CHICAGO A federal judge in Chicago has upheld the plea bargain David Radler struck in return for testifying against Conrad Black and three other former executives of Hollinger International Inc.
Judge Amy St. Eve approved the deal during a hearing Monday morning. Under the agreement, Mr. Radler pleaded guilty to one count of fraud and he will go to jail for 29 months. He also has to pay a $250,000 (U.S.) fine. Mr. Radler is expected to apply to be transferred to a jail in Canada near his home in Vancouver. That will be the decision of the Bureau of Prisons and prosecutors have said they will not interfere with his request.
“I will live my life with this and I am sorry for what I have done, “ Mr. Radler told Judge St. Eve. “I am sorry for the suffering to my family and others.”
In addition to his plea deal, Mr. Radler has also paid more than $53-million to settle several civil lawsuits including allegations filed by the U.S. Securities and Exchange Commission.
“You took a lot of money from Hollinger International shareholders” Judge St. Eve told him. “You have committed a very serious crime”
She took his co-operation and restitution into account in approving the deal. Mr. Radler's lawyer told the court that he and his companies have paid $61-million in settlements.
Mr. Radler, 65, helped build Hollinger with Lord Black over more than three decades. At its peak the company operated newspapers across Canada, the United States, Britain and Israel. However, when prosecutors began probing allegations of fraud in 2004, Mr. Radler quickly cut a deal. He co-operated with investigators for months before reaching a plea agreement in September, 2005.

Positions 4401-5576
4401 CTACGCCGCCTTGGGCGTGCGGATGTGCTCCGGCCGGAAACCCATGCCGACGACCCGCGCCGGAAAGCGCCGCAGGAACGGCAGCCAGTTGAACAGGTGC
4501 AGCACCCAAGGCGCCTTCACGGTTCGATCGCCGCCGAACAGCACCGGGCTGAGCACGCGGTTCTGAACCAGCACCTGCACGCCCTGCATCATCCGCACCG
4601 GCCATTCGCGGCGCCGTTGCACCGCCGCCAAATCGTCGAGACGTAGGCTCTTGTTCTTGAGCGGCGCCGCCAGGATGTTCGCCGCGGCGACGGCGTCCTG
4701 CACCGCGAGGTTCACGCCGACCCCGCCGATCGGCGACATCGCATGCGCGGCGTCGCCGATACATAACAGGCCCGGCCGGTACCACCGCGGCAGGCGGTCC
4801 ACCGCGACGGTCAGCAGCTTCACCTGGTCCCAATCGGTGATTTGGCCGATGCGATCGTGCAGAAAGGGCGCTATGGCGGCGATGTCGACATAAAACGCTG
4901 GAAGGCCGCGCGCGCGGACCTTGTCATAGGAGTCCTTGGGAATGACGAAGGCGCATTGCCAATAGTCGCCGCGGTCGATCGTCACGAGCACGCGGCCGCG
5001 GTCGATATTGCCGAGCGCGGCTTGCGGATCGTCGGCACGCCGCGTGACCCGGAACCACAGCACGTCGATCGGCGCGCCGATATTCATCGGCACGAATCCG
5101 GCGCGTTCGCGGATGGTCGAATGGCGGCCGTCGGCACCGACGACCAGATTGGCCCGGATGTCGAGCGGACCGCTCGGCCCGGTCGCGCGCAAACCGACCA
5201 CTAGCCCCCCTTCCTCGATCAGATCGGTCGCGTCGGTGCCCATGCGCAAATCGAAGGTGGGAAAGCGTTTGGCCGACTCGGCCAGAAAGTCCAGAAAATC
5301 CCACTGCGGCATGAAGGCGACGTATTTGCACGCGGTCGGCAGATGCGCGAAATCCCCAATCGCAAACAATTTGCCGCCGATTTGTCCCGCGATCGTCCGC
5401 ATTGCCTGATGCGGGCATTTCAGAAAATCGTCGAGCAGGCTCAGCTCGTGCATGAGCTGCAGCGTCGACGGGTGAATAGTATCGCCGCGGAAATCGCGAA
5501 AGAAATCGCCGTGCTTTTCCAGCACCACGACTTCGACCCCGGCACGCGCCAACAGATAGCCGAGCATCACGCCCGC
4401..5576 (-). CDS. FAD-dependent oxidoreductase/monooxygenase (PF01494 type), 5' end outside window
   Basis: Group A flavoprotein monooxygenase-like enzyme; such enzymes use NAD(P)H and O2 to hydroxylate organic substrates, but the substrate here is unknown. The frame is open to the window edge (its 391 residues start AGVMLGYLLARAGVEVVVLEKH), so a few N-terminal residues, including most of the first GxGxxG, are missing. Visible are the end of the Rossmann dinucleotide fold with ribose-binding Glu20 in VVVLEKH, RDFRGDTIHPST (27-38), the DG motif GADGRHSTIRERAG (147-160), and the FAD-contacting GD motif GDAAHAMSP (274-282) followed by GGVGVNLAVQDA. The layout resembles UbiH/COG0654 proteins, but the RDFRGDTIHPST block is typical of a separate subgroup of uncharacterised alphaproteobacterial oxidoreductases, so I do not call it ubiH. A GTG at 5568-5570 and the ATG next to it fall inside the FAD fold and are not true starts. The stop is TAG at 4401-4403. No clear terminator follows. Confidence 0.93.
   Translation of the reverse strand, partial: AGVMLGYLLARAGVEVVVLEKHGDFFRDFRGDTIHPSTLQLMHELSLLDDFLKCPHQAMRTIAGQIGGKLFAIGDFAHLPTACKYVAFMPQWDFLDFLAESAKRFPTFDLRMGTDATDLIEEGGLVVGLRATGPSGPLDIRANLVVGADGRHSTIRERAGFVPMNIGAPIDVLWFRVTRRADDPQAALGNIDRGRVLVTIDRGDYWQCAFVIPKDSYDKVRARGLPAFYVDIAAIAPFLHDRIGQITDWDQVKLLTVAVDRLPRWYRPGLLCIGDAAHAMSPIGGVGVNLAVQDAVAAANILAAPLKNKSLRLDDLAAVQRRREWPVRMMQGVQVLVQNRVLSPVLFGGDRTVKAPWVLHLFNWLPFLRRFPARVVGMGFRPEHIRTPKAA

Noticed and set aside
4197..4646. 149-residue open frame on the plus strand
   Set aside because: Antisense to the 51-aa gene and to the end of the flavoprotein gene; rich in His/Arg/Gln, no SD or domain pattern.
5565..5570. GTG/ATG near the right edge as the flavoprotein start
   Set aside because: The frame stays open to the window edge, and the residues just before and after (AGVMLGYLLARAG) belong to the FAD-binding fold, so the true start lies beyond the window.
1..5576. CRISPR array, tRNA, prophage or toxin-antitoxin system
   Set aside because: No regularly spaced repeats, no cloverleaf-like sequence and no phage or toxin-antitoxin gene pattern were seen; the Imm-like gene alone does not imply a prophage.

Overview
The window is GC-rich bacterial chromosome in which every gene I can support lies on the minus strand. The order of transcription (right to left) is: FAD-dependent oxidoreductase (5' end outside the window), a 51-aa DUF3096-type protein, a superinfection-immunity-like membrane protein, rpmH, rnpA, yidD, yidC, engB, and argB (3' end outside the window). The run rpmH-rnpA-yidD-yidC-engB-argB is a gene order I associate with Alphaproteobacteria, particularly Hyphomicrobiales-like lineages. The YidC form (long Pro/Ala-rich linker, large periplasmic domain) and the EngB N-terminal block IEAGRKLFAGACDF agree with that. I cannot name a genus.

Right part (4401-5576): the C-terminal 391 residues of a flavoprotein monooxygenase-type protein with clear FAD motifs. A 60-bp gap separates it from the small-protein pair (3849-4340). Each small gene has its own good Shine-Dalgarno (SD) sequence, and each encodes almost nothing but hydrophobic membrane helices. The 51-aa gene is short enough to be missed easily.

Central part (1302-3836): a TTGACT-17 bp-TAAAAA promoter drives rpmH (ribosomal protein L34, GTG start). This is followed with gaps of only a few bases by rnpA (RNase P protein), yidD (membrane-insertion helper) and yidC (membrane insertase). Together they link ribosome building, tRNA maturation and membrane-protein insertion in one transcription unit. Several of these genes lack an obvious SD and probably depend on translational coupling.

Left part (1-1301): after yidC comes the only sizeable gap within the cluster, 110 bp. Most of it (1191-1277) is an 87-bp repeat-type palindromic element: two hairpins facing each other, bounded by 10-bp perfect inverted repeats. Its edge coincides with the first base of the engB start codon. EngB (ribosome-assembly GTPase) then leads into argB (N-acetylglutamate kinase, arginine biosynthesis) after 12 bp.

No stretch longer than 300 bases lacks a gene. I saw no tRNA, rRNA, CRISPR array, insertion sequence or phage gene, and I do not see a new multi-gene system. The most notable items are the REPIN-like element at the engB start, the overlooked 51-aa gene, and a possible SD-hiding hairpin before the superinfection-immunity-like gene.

He instantly became the prosecution's star witness against Lord Black and the others. During the trial last spring, Mr. Radler testified for eight days, offering details about two key phone calls he had with Lord Black in which they hatched the scheme to defraud the company. However, under fierce cross examination by defence lawyers, Mr. Radler's credibility suffered and he was constantly labelled a liar. By the end of the trial, lead prosecutor Eric Sussman told jurors that they could ignore Mr. Radler's testimony.
In court filings, Mr. Radler's lawyers have said that he has faced public scorn and suffered extreme hardship as a result of his co-operation. They also said Mr. Radler acknowledges that what he did was wrong and he is sorry.
Today's ruling by Judge St. Eve comes a week after she sentenced Lord Black to 6.5 years in prison and fined him $125,000 on fraud and obstruction of justice charges. Co-defendants Peter Atkinson and John Boultbee received 24 and 27 months respectively for fraud. The other defendant Mark Kipnis received six months under house arrest for fraud. All four are also on the hook for $6.1-million in forfeiture. Judge St. Eve is expected to rule soon on how much each man must pay. Mr. Radler is not included in the forfeiture order.